Industry disruption is here. Where are the next opportunities for brokers?

Industry disruption is here. Where are the next opportunities for brokers?

Industry disruption is here. Where are the next opportunities for brokers? Earlier this month, Accenture released a report which revealed that one in 13 medical patients will have their personal data compromised by cyber attacks between the years 2015 and 2019.
 
While this may be frightening on an individual level, industry leaders believe that exposures such as these will house the next wave of opportunities needed after autonomous vehicles diminish the auto insurance industry.
 
“Carriers will need to make up for those missing auto insurance premiums, which may be the largest push in their revenues,” said Neil Betteridge, vice president of strategy, Guidewire. “Areas like cyber or other gaps where they can expand is where they’ll look to start serving.”
 
Betteridge points to the Canadian Automobile Association (CAA) as one entity in particular that has adapted well to the evolving market.
 
“We have customers like the CAA who has been in insurance since 2012 expanding outside of Ontario and getting creative in partnering with ACE Private Risk Services to go after new market segments,” he said.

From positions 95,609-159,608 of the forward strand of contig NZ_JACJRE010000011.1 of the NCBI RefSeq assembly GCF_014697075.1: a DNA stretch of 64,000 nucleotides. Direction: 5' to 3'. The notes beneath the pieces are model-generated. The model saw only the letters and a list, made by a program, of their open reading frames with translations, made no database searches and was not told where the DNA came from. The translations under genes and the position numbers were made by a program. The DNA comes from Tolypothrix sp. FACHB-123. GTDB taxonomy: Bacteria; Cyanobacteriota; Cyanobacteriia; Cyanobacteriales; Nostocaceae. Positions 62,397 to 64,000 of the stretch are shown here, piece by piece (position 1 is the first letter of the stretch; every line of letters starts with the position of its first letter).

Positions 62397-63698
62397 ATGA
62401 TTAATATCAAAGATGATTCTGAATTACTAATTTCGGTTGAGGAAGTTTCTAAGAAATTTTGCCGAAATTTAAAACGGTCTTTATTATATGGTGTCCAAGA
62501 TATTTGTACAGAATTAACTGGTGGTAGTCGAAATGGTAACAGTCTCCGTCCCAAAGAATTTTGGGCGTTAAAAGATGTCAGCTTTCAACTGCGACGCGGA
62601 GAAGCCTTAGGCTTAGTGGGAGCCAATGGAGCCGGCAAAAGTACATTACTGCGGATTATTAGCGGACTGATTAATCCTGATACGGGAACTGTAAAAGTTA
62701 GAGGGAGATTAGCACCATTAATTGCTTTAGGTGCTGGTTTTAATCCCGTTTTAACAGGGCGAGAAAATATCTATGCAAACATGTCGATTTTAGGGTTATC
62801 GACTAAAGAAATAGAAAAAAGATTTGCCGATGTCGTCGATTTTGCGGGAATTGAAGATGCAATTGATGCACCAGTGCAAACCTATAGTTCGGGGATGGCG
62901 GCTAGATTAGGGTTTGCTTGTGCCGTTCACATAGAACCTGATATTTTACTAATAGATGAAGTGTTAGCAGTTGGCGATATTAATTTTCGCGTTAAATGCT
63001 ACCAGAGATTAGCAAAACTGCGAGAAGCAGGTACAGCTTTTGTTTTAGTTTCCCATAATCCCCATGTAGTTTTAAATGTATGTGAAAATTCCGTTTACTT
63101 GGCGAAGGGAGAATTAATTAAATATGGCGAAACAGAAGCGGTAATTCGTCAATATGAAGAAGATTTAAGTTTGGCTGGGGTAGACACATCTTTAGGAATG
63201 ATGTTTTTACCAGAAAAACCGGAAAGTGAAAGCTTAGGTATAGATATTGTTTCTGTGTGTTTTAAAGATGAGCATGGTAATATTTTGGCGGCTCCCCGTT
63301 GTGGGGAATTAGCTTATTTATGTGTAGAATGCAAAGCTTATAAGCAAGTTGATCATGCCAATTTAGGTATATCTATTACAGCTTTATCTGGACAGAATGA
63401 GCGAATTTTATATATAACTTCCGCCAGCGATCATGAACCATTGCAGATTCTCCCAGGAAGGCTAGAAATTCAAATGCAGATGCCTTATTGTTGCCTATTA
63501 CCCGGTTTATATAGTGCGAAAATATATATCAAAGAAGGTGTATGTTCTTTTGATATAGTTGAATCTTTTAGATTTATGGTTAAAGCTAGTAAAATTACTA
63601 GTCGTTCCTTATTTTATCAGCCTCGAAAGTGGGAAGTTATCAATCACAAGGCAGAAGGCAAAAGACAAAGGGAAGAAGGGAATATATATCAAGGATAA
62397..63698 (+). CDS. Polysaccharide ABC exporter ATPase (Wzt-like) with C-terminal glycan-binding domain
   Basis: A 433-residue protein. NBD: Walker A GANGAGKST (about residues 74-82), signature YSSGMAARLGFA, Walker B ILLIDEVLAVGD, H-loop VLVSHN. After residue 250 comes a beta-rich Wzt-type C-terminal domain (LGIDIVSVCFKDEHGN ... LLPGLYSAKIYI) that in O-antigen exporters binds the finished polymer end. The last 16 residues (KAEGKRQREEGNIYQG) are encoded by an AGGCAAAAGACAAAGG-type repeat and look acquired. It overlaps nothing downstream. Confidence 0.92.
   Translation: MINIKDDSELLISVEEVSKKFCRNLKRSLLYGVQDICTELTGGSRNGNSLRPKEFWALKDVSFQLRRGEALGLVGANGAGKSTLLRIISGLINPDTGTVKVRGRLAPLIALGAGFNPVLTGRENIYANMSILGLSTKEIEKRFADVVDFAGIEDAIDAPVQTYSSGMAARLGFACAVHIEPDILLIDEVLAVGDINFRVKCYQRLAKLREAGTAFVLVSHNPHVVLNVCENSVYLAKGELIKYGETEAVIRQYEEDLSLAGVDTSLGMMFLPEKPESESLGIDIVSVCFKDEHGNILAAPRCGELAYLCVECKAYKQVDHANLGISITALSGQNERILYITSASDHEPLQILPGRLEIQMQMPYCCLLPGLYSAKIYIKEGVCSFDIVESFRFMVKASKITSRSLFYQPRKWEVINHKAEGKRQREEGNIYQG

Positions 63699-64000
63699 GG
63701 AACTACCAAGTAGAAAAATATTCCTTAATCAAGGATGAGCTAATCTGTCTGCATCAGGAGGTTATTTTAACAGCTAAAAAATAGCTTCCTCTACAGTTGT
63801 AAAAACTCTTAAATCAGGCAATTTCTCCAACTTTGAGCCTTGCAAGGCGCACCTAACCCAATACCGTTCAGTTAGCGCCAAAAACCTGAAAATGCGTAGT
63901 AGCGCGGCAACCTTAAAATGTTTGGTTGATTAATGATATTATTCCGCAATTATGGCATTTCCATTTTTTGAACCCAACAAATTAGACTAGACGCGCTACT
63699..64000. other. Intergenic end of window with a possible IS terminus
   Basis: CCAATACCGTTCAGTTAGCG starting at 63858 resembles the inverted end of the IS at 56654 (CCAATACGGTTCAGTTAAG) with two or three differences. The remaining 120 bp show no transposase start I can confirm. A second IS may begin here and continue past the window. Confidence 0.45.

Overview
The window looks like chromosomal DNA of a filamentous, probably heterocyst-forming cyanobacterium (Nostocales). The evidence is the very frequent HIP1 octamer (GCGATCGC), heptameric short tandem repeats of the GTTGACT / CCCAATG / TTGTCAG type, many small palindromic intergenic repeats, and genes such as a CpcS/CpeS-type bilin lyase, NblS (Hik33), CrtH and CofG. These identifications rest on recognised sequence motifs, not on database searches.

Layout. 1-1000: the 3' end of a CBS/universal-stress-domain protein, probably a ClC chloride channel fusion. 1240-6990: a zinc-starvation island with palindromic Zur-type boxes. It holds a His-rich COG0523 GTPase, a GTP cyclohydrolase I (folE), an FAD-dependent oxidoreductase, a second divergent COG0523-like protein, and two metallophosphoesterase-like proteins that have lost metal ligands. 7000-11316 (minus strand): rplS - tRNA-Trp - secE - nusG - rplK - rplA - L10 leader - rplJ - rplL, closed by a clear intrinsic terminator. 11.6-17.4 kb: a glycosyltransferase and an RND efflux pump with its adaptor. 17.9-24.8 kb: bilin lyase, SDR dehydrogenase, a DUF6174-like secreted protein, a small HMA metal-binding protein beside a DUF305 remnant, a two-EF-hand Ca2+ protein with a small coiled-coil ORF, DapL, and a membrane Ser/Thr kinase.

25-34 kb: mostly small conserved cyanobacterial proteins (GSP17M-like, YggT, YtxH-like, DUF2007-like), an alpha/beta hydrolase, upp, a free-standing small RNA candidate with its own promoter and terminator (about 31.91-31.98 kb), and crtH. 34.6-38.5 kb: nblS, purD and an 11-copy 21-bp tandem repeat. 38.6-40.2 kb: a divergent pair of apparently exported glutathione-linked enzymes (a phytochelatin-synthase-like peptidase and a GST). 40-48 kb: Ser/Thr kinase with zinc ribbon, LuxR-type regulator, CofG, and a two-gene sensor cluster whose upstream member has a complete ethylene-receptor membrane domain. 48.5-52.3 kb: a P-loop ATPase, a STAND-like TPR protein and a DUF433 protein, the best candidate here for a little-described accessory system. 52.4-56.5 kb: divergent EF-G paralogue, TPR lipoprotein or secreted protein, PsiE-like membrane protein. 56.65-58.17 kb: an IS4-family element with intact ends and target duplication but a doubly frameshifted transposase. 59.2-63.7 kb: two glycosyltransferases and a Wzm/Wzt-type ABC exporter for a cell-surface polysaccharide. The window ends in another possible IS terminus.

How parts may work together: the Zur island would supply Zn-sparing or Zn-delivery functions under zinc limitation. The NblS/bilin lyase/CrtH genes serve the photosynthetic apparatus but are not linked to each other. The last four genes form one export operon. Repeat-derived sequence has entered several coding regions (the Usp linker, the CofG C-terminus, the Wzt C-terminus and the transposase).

The result of that collaboration is CAA Distinct, a product for high-net-worth clients that’s backed by ACE’s global coverage. While CAA’s expertise primarily lies in the auto sector, a few tweaks allowed it to provide other solutions elsewhere.
 
More organizations are likely to follow suit.
 
“I think we’re going to see more carriers getting creative in repositioning and expanding into new business as risk changes and moves,” Betteridge said.
 
In addition to this eye toward new business lines, existing general insurance professionals can also gain revenue by enhancing their current policyholders’ experience through a more strategic use of data.
 
“We’re seeing our insurer clients pay more attention to what they can do with data, and paying more attention to cultivating and curating it,” Betteridge said.
 
The 2013 Calgary floods provide a good case study for this.
 
“Some insurers leveraged data digitalization to identify who their policyholders were so they could warn them and line up suppliers to come in and take care of remediation afterwards,” Betteridge said. “There are some great opportunities in data and analytics to deliver a great customer experience and do things that policyholders will see as valuable.”